We were fortunate that so many here were willing to put in the extra work it took to explore the change, prototyping it and testing it, that a lot of the uncertainty and angst was put to rest, making the decision to go ahead all that much easier.

 

The outcome is that the Nullable type is now a new basic runtime intrinsic.  It is still declared as a generic value-type, yet the runtime treats it special.  One of the foremost changes is that boxing now honors the null state.  A Nullabe int now boxes to become not a boxed Nullable int but a boxed int (or a null reference as the null state may indicate.)  Likewise, it is now possible to unbox any kind of boxed value-type into its Nullable type equivalent.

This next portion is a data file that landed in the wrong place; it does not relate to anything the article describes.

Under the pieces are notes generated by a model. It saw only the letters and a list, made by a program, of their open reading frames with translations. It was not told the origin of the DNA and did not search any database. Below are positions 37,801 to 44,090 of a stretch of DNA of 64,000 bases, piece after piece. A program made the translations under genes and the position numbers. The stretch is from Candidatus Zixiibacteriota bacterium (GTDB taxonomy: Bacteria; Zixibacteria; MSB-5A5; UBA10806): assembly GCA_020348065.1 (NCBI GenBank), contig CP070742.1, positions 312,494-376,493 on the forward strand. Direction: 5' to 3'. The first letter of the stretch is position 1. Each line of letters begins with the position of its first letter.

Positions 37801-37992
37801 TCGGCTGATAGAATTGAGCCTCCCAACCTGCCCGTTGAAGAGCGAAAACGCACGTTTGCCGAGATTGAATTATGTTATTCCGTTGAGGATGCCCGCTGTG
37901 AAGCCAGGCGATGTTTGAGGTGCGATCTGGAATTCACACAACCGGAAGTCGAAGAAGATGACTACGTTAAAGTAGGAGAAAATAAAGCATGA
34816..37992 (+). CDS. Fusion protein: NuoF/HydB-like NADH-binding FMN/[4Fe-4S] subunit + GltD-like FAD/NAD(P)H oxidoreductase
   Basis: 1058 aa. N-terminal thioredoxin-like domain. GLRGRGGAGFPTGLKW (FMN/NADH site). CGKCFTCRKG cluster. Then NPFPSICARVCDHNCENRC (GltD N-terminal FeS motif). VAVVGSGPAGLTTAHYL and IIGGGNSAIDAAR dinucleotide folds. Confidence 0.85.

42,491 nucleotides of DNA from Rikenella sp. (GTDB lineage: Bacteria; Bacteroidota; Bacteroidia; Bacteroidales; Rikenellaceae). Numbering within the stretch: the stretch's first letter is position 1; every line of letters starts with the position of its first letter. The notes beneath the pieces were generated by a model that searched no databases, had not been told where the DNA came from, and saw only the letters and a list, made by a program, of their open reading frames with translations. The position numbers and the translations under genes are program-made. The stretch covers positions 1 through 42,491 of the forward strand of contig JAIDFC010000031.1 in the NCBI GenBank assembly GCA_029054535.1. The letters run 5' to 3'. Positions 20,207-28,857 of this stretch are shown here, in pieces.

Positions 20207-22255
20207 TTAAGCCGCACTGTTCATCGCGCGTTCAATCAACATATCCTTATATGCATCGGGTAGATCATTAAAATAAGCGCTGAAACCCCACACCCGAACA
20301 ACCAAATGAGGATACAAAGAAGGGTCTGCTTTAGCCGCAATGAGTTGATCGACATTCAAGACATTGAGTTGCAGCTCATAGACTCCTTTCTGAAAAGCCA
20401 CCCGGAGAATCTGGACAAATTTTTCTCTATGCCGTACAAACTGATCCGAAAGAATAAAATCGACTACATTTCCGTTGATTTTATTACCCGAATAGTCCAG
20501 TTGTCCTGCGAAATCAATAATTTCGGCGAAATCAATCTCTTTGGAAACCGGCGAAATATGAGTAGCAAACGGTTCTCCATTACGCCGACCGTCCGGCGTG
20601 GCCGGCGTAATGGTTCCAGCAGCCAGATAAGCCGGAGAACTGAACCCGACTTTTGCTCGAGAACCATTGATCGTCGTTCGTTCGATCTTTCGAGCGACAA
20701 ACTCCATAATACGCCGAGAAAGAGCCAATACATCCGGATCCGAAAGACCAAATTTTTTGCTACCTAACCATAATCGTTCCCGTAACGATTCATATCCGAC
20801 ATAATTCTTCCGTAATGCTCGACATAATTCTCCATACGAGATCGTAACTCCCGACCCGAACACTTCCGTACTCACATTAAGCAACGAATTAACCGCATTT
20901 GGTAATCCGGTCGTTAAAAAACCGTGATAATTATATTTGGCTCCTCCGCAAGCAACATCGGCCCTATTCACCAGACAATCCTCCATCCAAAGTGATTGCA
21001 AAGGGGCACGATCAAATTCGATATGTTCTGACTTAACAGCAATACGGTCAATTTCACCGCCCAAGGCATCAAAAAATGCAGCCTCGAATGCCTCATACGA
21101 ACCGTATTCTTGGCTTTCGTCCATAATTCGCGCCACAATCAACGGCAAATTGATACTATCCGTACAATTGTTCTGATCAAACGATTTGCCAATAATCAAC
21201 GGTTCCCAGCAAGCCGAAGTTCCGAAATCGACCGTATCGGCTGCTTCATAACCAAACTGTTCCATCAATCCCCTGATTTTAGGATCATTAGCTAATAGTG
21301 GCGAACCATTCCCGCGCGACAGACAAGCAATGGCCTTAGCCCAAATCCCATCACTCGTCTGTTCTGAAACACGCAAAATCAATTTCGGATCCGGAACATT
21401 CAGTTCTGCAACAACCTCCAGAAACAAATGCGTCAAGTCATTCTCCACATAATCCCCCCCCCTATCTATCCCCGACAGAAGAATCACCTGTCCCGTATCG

int x = 10;

      object y = x; 

      int? z = (int?) y;  // unbox into a Nullable<int>

 

Together, these changes allow you to mix and match Nullable types with boxed types in a variety of loosely typed API’s such as reflection.  Each becomes an alternative, interchangeable representation of the other.

 

The C# language was then able to introduce additional behaviors that make the difference between the Nullable type and reference types even more seamless.  For example, since boxing now removes the Nullable wrapper, boxing instead the enclosed type, other kinds of coercions that also implied boxing became interesting.  It is now possible to coerce a Nullable type to an interface implemented by the enclosed type.

 

       int? x = 0;

       IComparable<int> ic = x;  // implicit coercion

 

I sincerely hope these changes were worth the effort and that application builders will find the definition of a common representation for null value types beneficial for the development of their products.  

 

Namaste!